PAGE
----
Virginia living magazine - 2023 face of independent school, john pennisi
Now in his sixth year at Wakefield School in The Plains, Virginia, and his 18th overall year of teaching, John Pennisi has seen things come full circle. Many of his current senior thesis students know him very well; that’s because he taught a lot of them in the 7th and 8th grades.
“I remember them fondly from Middle School,” he says, “and they’ve grown into such mature and passionate young men and women who challenge me and make me better.”
Wakefield’s students are encouraged to take risks in the classroom, and Pennisi himself is taking a risk this year. For the first time, he is teaching the senior thesis course, a hallmark of a Wakefield education. He’s worked with his friend Mr. Matt Zontine, English department chair and the course’s previous teacher, to do a collective “refresh.” John says, “The ‘bones’ are still there because they work. However, this year, we hope that students think about their finished product in terms of a project versus a conventional research paper. We’re hoping to see some research-based documentaries, a few magazines, and maybe have an art show.”
Last year, Pennisi co-wrote and published a book with college basketball coach and friend Heather Macy, and he’s been able to use that experience to bring the writing process to life for his students. “They think it’s cool I’ve written a book, and it’s helped to engage many of them with the writing process.” In a neat twist, one of his seniors is going to use Pennisi’s book as part of his thesis on the psychology behind different coaching styles. “It’s pretty surreal to have him read my book and potentially work it into his research project,” Pennisi says.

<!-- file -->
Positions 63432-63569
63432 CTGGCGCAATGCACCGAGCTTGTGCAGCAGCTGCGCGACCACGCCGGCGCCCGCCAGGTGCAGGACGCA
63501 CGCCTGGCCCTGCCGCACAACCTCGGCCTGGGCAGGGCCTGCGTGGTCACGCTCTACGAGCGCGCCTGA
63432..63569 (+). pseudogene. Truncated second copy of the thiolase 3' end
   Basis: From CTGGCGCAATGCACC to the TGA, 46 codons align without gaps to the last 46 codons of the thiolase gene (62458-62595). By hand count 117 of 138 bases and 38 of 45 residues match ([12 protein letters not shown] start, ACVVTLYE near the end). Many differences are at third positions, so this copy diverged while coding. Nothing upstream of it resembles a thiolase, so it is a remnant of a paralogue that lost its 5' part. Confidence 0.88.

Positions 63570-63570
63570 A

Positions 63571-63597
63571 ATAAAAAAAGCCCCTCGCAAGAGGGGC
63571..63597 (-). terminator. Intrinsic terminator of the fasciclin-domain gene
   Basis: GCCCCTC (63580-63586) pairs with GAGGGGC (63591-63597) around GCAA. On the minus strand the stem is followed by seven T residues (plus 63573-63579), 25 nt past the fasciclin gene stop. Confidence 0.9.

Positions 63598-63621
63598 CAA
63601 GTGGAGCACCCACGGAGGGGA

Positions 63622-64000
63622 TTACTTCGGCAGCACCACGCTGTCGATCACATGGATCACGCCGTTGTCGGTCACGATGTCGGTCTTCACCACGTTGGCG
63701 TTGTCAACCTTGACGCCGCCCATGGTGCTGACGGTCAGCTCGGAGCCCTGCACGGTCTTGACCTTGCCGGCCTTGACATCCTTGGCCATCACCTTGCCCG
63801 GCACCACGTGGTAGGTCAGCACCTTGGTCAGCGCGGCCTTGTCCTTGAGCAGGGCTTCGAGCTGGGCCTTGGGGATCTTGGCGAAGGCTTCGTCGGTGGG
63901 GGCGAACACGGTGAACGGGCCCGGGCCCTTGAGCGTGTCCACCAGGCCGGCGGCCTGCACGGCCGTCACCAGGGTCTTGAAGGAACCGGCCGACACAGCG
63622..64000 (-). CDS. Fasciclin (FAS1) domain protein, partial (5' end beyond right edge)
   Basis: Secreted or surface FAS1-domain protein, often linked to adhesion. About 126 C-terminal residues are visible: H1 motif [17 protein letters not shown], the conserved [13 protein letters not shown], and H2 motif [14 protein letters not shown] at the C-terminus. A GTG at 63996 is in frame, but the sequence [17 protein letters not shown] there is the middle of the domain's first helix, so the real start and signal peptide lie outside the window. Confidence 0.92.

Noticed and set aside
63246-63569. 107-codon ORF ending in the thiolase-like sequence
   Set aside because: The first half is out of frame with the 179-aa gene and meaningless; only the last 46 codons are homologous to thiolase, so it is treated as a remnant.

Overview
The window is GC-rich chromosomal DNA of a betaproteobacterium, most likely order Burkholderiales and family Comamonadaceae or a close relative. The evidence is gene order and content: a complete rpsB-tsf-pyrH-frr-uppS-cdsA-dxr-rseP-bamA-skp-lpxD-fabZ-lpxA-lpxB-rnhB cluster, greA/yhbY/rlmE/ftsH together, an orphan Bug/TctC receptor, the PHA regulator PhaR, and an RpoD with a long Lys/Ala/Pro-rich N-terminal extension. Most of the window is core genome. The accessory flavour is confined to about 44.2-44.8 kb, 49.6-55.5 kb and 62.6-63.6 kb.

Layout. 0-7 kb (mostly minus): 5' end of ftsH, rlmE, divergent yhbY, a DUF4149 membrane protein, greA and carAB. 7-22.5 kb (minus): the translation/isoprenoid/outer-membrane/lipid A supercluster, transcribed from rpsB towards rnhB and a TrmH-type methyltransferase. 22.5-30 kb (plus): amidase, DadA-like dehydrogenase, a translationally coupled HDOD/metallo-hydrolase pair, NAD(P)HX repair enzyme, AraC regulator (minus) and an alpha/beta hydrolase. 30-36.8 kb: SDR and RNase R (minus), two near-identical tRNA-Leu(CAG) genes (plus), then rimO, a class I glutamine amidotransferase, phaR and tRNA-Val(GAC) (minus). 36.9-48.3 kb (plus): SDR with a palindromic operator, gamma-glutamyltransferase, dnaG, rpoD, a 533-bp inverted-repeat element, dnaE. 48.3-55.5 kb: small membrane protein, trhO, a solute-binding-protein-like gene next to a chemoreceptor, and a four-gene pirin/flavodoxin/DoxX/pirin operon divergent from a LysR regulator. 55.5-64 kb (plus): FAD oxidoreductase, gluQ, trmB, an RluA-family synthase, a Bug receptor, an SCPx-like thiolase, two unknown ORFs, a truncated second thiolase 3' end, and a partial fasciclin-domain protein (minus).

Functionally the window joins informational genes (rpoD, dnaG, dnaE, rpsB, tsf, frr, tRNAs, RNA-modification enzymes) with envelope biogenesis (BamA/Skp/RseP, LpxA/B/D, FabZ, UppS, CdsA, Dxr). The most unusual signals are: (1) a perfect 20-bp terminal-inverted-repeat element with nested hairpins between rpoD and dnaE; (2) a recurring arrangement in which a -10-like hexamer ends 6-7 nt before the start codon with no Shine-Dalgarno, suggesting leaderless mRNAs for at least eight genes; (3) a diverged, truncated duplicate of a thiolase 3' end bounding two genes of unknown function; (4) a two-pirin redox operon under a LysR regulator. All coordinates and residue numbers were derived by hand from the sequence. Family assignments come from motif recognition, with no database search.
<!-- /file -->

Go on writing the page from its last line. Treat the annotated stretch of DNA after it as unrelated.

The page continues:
John Pennisi came to Wakefield in the fall of 2018 because of the people. “When I interviewed, the students were polite and incredibly engaged in the classroom. Their sense of belonging was clear.”
He’s seen the school grow since then with regard to vision and population. “Head of School Ashley Harper has been instrumental in all of it,” he says. “Our strategic plan and updated mission statement are enabling faculty and students to take greater risks in the classroom. We know that failure can often happen when trying new things, so we’re leaning into that space.”
Pennisi attributes much of the success he’s had in the classroom over the years to the connections he’s built with his students: “Whether we connect over our love of Frankenstein or the Los Angeles Lakers, I hope to bond with each of them so they know they are seen and that I care for them deeply.” He also attends games and performances at school to show them support outside of the classroom, too. “So much in life is about showing up, and I try to model that for them,” he says. I want them to ‘show up’ in the classroom, so I show up at their games and performances as much as I can.”
As a member of Wakefield’s talented faculty, John Pennisi embodies the school’s mission to “foster the character, curiosity, and clear voices the world needs.”
“I used to say to my students, ‘Go out and change the world,’ he says. “But at some point I realized, They’re already doing that. They’re changing it through their involvement in clubs and their community service work. They’re changing it through their kindness to me and to one another. To be a small part of their journey here at Wakefield is a gift.”
Wakefield School currently serves nearly 400 students in Junior Kindergarten through twelfth grade from Fauquier, Prince William, Loudoun, Fairfax, Rappahannock, and Clarke counties.